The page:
Colombo Telegraph

Gandhian Values In Participatory Management

By R. Hariharan

Col. (retd) R.Hariharan

A retired army veteran from the Military Intelligence who participated in wars and dealt with traffickers, forgers, criminals etc for nearly three decades speaking about Gandhian values may sound like an oxymoron. 

I make no claim to be an expert either on Gandhi or on Gandhian values in participatory management the subject of my speech today. But I come from a family whose values were conditioned by Gandhian thoughts from 1930 to 1947 when my father actively participated in Gandhiji’s freedom struggle. These family values imbibed in childhood have guided me most of the times in my personal and professional life. I used these values to successfully cruise through some of the acid tests I had to face in the army – the biggest practitioner of participatory management.

A superficial view of Gandhiji would only see a number of contradictions in his life. He spoke of grass root participation and freedom for Indians, yet he ensured the Congress party chose its leader by consensus and not free vote. He appealed to the conscience of the rich to part with their wealth to benefit the poor, yet he went on a hunger strike to force independent India to share the united India’s treasury on Pakistan’s terms. However, a deeper study of his life and actions would reveal how he introspected and tried to correct himself to overcome his weaknesses. That is what made Gandhiji a leader of different calibre.

Gandhiji’s contribution was much more than leading the non-violent struggle to achieve India’s freedom. He was a great visionary with a universal idiom who recognized syncretism of Indian society that transcends differences of religion, caste, language and ethnic differences as its strength. He used it with great success to rally the masses in the freedom struggle.  Thus he reinforced India’s national identity and enabled the people to regain not only their freedom but their pride and dignity, eroded by two centuries of colonial rule.

Gandhiji’s greatest achievement was in motivating and mobilizing the masses of India across the states, regardless of their differences in language, religion, caste, creed and sex, to come together and fight for the cause of freedom under the banner of Indian National Congress. There cannot be a greater example of participatory management than this.

Gandhiji managed to achieve all this when electronic media was practically non-existent, most of the Indians were illiterate, and physical communication excluded rural India where most of the population lived. How did he manage to do this? It was through his technique of participatory management that he appealed to one and all to see it as their campaign rather than his.

Gandhiji did not consider himself a pacifist. In fact, speaking at Geneva in 1931 he said “I regard myself as a soldier, though a soldier of peace.”  He used quite a few principles of war – selection and maintenance of aim, flexibility, economy of effort, sustainability and cooperation to name a few – in his campaigns. His leadership style also shared many features of the armed forces’ leadership. These included ruthless adherence to goals, flexibility of approach, constantly testing and validating the strategy and tactics, and clear communication of objectives. Gandhiji led from the front like military leaders, persevered in spite of setbacks. His approach was not doctrinaire but based on doctrines.  He inspired by example. Finally, his planning was centralized, but execution decentralized.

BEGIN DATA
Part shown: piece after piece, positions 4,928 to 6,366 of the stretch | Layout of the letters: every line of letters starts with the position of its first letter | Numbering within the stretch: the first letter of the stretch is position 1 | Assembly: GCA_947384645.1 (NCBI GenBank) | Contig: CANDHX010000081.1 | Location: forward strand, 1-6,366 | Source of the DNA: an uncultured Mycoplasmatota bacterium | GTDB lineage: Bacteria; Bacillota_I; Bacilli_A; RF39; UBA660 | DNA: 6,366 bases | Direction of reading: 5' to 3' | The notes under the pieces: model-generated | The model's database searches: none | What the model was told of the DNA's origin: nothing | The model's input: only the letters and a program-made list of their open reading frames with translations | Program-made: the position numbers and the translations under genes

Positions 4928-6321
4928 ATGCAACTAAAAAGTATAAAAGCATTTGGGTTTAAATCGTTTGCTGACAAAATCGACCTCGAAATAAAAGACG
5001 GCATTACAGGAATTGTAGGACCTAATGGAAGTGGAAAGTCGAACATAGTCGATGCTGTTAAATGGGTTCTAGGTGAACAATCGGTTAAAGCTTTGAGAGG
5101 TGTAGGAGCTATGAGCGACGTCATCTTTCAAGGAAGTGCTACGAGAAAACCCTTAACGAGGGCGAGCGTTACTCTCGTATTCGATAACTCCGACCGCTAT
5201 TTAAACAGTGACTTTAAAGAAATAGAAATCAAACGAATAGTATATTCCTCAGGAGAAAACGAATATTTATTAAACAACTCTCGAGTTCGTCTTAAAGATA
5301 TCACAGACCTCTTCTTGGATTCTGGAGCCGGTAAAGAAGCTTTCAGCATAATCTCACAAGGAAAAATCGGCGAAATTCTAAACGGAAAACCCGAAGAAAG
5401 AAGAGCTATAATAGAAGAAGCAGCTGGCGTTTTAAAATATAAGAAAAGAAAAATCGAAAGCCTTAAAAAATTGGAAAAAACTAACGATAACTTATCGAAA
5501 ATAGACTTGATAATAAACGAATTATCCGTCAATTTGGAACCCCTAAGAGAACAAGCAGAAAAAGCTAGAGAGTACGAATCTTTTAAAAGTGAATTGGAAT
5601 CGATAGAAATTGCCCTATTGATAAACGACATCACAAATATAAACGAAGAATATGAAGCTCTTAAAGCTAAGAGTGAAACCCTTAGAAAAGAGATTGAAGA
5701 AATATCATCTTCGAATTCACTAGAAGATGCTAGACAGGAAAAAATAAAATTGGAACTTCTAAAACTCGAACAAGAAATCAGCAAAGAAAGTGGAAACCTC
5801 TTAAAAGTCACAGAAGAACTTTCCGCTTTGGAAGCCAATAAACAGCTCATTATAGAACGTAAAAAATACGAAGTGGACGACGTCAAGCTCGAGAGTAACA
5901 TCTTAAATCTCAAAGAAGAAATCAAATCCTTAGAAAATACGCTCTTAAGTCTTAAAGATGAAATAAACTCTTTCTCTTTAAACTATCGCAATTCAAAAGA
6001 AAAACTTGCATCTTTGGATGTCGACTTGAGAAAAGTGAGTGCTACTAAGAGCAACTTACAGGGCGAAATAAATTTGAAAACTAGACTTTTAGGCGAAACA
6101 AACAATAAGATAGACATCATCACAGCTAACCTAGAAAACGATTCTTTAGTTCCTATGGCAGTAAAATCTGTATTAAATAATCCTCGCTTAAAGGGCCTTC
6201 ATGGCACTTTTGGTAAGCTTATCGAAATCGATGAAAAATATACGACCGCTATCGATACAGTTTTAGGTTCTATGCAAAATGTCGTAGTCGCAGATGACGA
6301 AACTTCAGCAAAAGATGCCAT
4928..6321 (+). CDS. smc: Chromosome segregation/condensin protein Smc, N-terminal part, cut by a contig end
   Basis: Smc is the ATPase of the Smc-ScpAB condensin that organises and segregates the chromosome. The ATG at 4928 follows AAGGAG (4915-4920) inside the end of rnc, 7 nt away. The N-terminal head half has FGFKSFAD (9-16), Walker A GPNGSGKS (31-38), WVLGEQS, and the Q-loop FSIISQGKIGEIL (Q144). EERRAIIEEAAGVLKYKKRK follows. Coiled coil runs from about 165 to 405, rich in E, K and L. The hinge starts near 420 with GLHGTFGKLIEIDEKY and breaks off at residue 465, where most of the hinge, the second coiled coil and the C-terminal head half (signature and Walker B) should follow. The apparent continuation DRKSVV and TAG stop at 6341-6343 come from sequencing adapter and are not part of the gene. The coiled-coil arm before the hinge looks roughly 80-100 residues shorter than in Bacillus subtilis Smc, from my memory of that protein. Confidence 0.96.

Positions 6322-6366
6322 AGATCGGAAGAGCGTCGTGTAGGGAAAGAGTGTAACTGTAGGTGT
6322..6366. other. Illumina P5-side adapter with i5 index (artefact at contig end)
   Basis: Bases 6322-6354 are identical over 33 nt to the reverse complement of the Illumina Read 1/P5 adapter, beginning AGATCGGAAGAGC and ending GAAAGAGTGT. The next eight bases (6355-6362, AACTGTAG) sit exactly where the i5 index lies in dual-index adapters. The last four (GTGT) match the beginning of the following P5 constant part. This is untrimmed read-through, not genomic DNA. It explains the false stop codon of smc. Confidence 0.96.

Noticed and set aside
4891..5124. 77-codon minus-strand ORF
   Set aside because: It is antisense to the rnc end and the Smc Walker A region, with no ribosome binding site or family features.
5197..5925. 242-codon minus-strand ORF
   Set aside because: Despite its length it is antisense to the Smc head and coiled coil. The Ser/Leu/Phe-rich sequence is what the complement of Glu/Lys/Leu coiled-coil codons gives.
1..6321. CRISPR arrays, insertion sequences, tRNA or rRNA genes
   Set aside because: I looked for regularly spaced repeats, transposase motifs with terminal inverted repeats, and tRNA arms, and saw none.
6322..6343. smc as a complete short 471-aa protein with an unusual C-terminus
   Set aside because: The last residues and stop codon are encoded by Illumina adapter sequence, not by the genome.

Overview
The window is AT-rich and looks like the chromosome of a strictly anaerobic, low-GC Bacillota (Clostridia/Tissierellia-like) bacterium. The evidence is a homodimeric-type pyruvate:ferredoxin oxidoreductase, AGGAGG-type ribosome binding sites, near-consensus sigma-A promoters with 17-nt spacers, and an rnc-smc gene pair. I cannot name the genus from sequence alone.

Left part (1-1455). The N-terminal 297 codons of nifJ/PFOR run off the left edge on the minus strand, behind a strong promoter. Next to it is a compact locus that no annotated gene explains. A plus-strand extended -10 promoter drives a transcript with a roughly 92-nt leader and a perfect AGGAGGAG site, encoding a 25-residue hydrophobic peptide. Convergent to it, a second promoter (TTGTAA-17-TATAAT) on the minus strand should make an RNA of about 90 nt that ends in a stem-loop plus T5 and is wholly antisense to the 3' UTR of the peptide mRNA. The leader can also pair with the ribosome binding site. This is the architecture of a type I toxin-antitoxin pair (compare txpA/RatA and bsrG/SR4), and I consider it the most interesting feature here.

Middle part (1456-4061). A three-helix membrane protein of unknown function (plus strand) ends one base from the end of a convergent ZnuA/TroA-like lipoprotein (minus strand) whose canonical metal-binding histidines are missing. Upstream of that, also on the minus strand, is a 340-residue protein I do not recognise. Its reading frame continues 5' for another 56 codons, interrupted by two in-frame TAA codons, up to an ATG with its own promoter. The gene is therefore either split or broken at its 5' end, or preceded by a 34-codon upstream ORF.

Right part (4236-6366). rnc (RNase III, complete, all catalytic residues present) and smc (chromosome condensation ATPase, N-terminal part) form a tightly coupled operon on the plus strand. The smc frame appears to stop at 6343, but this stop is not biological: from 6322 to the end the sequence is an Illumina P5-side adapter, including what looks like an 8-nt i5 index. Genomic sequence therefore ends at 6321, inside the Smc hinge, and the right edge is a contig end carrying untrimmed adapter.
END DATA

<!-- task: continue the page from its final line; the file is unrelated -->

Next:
Gandhiji like military commanders reduced complex operational objectives into small achievable targets that gave everyone a sense of participation and achievement. That was how he motivated and involved the masses to voluntarily undergo hardships. Sometimes   I wonder whether Gandhiji picked up many of these military practices when he participated in the Boer War in South Africa as a soldier of the British ambulance service.

If the armed forces style of participatory management was based on an ideal armed forces,   Gandhiji’s style of was rooted in his vision of ideal society. His concept of ideal society was based on the following ideals:

·        Social harmony where rich and poor of different castes and creed live in peace as equals;

·        Gram Swaraj where the village is the basic unit of governance with grass root participation;

·        Ahimsa: use of non-violent methods like ‘Satyagraha,’ and non-cooperation to persuade resolution of conflicts by evolving consensus solutions.

·        Adherence to truth: Gandhiji’s believed “the voice of God, of Conscience, of Truth or the Inner Voice or ‘the still small Voice’ mean one and the same thing.” This faith in ‘eternal truth’ gave him a moral authority across religions and races. In action this translated into integrity in approach and transparency in action. He identified the ‘small voice’ as most important part of purifying himself.

Gandhiji identified seven social ‘sins’ as obstructive to the achievement of ideal society. These were: politics without principles, wealth without work, pleasure without conscience, knowledge without character, commerce without morality, science without humanity, and worship without sacrifice. We find the seven social sins to be relevant even today as they continue to cause of social and political aberrations in our country.

While Gandhiji was clear in his core values, he showed great flexibility in his approach. A good example is the Chauri Chaura satyagraha (1922) in a small town of that name in Bihar which turned violent and a police post was set on fire killing 22 policemen. Gandhiji regretted the deaths and suspended the entire non-cooperation movement, though it meant loss of face for him as it was the early days the non-violent experiment. But he did not give up his non-violent approach but only refined his technique. Such integrity in thought and action to own up the mistakes and learn from them gave him a clear moral strength when he dealt with his political opponents and detractors.